The Epistle to the Church At Smyrna
Revelation 2:8-11
And to the angel of the church in Smyrna write; These things said the first and the last, which was dead, and is alive;…

This city was situated in the same district of Asia Minor, some forty miles to the north of Ephesus, in which all these seven Churches were, at the mouth of a considerable river, in a most beautiful bay. The lands lying round were very fertile, bearing grapes in abundance, as befitted the city where the god Bacchus was the deity most honoured by the people. The city itself was large, beautiful, populous, wealthy. It was called, "The lovely one;" "The crown of Ionia;" "The ornament of Asia." It still exists and retains much of its old prosperity. Many Jews were there then as now and as is ever the case in busy trading seaports, and they would easily supply that contingent of Jewish persecutors by which the Church there was afflicted. We win speak -

I. OF THE SAINTLINESS OF THE CHURCH AT SMYRNA. This is attested in this letter.

1. Negatively. No blame is given; there is not one word of censure, as there certainly would have been had there been occasion for it. He who could say with the authority of omniscience, "I know," and whose eyes were as "a flame of fire," would have at once discerned fault if fault there had been. No; this Church seems to have come nearest of all to that ideal Church which is "without blemish, having neither spot, nor wrinkle, nor any such thing." But this is attested also:

2. Positively. Direct affirmation of their high and holy character is given by the Lord's declaration, "Thou art rich" (ver. 9). Yes; rich in the favour and love of God; rich in the gifts of the Holy Ghost; rich in the blessed prospect of the crown of life, which assuredly should be theirs; rich in present knowledge, consolation, and hope; rich in the help and blessing they should impart to others. Poverty there might be and was in regard to this world's wealth, but over against it was to be set, and doubtless they did so set it, the wealth of the kingdom of God which they knew was theirs. Let us ask ourselves - Would we have sided with them in their estimate of the relative value of the two riches? Would we have counted the spiritual wealth they chose greater riches than all the glittering, present, and tangible treasures of the world? They made such choice. Pray for grace to do the same.

II. THEIR SORROWS. "Many sorrows shall be to the wicked," saith God; but once and again, and maybe yet again it will be so, many sorrows have befallen God's saints, even the most loving and faithful of them. It was so with the suffering Church at Smyrna. Their sorrows are described as:

1. Tribulation. Already the storm of persecution had burst and was beating fiercely on the despised community that dared defy the pagan population, and the worship that was established in the city. Judging from what we know actually took place there and elsewhere at this period, there would be no lack of persecutors of all sorts in whom the deep hatred of the Christians, which had become all but universal, would urge them on to the infliction of all manner of suffering which might well be, and could only be, described as "tribulation."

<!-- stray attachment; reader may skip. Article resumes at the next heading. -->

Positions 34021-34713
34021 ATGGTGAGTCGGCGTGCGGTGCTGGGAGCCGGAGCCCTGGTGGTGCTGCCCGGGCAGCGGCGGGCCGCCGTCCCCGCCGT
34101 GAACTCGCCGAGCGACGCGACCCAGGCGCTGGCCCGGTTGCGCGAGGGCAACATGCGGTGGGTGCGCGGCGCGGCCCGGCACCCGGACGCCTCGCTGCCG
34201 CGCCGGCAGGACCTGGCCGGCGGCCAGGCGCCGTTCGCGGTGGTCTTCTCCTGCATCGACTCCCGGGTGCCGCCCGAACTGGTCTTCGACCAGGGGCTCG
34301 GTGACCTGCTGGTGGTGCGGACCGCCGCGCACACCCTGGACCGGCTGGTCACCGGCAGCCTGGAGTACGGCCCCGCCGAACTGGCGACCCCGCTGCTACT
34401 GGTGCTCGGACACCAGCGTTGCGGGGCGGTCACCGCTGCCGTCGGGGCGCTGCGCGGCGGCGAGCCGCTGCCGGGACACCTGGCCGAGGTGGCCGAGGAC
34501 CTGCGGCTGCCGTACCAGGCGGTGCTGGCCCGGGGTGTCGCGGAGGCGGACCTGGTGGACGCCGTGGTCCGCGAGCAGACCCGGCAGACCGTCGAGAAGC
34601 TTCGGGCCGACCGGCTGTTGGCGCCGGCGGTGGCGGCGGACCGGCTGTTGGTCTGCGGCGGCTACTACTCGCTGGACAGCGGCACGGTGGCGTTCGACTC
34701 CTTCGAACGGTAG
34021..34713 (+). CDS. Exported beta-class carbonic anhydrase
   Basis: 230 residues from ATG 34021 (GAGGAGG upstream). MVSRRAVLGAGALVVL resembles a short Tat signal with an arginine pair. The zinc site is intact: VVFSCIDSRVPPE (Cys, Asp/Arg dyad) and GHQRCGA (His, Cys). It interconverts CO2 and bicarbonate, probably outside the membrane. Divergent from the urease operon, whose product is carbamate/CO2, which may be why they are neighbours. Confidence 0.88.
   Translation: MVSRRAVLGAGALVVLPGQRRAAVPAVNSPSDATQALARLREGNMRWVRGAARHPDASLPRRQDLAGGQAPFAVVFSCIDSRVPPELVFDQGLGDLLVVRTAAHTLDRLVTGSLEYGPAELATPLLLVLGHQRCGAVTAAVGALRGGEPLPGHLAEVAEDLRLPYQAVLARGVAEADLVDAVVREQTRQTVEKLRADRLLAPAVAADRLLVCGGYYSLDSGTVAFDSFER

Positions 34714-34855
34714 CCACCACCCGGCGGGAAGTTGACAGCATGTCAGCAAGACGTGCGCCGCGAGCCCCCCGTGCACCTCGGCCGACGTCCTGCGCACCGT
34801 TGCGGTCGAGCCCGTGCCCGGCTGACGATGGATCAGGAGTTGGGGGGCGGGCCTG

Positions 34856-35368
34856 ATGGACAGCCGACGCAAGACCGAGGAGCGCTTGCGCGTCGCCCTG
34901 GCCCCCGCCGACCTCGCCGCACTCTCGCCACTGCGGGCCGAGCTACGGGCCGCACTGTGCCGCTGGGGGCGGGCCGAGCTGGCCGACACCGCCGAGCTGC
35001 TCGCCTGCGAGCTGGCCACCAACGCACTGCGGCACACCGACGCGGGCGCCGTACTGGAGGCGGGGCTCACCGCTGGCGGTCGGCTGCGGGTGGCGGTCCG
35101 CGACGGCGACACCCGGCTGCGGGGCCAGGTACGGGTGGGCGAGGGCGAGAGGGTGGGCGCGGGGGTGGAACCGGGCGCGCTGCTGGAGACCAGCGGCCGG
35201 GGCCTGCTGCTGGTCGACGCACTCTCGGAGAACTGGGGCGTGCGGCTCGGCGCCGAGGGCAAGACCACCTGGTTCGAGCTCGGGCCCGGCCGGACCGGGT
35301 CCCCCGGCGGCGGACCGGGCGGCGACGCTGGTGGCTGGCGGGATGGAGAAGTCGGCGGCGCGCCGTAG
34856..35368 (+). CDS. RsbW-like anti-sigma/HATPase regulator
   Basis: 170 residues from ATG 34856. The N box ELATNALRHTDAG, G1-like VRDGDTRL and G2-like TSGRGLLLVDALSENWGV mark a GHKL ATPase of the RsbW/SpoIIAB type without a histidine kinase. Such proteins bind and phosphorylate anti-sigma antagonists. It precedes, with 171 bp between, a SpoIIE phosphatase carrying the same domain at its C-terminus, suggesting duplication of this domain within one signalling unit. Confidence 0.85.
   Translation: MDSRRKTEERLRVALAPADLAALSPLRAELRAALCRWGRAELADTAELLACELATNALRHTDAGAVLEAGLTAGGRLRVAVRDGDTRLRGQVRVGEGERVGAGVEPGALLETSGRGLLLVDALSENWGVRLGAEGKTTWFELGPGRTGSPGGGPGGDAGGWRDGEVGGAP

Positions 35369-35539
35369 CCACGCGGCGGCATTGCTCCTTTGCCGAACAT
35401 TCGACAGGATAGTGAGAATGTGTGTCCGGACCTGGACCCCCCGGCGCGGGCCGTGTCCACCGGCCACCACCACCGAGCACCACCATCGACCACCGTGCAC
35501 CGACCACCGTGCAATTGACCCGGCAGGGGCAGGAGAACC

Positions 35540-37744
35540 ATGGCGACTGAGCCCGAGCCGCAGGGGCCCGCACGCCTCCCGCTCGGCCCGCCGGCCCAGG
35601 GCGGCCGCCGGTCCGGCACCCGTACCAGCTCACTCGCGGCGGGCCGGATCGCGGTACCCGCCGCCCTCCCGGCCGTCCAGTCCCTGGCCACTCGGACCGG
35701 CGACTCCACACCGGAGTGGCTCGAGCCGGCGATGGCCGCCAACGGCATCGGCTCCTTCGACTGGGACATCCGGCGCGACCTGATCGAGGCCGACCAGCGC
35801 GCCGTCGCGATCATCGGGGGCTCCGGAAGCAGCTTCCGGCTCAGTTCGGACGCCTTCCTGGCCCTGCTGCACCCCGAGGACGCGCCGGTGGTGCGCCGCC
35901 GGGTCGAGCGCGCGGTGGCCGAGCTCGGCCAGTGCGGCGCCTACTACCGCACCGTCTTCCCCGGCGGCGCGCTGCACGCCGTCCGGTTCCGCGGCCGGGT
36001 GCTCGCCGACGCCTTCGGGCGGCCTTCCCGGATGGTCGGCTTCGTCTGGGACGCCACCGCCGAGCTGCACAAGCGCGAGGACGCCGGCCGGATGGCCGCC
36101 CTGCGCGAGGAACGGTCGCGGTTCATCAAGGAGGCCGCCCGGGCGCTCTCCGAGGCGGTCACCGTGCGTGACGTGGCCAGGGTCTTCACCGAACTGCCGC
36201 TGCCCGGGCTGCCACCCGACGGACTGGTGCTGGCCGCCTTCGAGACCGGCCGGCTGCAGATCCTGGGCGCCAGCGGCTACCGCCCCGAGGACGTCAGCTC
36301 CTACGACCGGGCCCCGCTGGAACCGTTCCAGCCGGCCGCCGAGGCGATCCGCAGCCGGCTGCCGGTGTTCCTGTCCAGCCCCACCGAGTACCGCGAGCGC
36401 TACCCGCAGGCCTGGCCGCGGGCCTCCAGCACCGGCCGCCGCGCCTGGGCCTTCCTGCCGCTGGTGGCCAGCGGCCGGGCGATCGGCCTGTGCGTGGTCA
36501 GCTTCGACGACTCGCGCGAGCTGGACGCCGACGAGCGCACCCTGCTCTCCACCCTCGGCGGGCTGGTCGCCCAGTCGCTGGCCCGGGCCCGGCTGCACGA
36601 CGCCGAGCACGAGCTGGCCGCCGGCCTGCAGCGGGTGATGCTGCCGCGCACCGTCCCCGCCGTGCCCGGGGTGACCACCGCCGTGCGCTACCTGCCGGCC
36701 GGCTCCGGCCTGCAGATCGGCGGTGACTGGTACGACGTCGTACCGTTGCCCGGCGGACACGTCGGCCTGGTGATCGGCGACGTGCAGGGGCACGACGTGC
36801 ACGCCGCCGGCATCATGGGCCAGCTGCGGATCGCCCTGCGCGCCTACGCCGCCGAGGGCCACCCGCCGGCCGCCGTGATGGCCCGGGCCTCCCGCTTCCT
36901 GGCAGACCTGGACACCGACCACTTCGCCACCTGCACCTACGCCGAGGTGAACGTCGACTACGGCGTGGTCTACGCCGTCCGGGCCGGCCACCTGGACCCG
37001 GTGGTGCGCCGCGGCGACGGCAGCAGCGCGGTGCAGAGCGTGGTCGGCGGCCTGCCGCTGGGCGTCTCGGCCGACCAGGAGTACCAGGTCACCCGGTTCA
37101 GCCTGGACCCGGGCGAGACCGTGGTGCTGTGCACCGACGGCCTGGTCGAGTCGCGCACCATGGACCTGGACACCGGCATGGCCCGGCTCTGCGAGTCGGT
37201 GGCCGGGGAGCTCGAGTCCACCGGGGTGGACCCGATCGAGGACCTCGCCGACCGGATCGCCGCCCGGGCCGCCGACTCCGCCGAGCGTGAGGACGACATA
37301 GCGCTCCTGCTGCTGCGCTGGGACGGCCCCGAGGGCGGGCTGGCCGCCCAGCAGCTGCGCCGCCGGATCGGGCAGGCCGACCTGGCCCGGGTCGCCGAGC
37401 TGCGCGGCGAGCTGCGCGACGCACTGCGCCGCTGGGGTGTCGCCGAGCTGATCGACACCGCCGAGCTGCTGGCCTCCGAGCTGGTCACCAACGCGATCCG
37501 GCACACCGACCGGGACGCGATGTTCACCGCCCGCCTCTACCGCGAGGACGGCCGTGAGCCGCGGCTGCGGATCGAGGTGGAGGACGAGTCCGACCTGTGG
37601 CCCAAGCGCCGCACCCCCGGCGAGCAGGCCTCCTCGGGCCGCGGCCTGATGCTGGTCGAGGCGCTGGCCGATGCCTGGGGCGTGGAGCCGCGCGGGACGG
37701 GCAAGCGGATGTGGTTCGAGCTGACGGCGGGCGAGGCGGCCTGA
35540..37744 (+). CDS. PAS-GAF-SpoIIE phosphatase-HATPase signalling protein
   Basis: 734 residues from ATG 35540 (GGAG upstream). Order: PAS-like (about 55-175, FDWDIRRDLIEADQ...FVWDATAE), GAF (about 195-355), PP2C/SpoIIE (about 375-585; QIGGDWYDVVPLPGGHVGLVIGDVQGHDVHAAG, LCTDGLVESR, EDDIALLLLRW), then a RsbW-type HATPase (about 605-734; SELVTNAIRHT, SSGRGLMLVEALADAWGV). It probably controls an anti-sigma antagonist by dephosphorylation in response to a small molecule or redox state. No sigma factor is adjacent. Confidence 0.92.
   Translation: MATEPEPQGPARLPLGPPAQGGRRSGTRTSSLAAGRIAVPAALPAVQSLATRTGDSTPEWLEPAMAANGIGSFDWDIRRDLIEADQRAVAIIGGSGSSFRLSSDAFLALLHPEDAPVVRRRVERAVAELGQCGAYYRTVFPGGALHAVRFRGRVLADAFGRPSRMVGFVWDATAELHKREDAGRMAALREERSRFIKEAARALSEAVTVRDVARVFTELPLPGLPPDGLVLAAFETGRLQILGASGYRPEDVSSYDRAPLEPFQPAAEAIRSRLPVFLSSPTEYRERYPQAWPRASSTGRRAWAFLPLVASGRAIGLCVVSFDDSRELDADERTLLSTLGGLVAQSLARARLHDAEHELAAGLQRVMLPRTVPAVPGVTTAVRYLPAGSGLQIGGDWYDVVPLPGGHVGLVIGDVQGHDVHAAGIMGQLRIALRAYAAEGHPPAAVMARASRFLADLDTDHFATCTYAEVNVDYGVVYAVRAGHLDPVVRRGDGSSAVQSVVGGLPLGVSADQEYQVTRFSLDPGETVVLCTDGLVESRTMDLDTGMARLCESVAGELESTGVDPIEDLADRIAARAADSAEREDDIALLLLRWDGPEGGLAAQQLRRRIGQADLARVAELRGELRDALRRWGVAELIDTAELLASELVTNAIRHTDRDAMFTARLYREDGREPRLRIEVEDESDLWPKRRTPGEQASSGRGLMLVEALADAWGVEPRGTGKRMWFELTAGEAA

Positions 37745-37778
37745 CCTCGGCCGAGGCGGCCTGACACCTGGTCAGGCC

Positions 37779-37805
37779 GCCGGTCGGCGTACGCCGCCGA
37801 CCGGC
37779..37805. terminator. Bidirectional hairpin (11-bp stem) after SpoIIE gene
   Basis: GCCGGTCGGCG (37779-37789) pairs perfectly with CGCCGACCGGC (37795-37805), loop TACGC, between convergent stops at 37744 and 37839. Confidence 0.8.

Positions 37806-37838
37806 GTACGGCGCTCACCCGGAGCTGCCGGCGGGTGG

2. Poverty. In wealthy cities such as Smyrna, where buying, selling, and getting gain was the all-absorbing occupation, and where success, which meant wealth, was, as elsewhere and as in our own day, all but worshipped, poverty was not merely odious, but even infamous. And in all probability the poverty of not a few of the Christians at Smyrna was directly traceable to the fact of their being Christians. They would be shunned and disliked, and it is easy to see how soon, under such circumstances, men who had been prosperous hitherto would fall into poverty. And the temptation to abandon a faith which involved such results must have been very strong, especially when they could not but know that they would abandon their miserable poverty at the same time, and return to the prosperity which they had lost. Ah! if now Christ could only be served at the cost which the Christians at Smyrna had to bear, how many would come to his service? how many would continue in it? But Christianity has long ago found out a way to make the best of both worlds, though whether to the enhancement of her power and glory may be gravely doubted.

3. Slander. The strong word "blasphemy" is employed, for the revilings of their enemies would, as such ever do, glance off from the Lord's servants to the Lord himself, and would become blasphemies - revilings against the Lord. What form these took, or on what they were based, we do not certainly know; but with the records of the New Testament and of Church history in our hands, we may reasonably infer that they had to do with the relations of the Christians:

(1) To the government of the day; accusing them of sedition and disloyalty, for which their persistent refusal to offer sacrifice to the emperor would afford plausible pretext.

(2) To society. Not a few of the popular games and festivals, as well as more social gatherings, involved sacrifices to idols, and from these the Christians would stand rigidly aloof. Thus they would be regarded as morose, misanthropical, and in other ways odious. They would be, as they were, denounced as haters of the human race.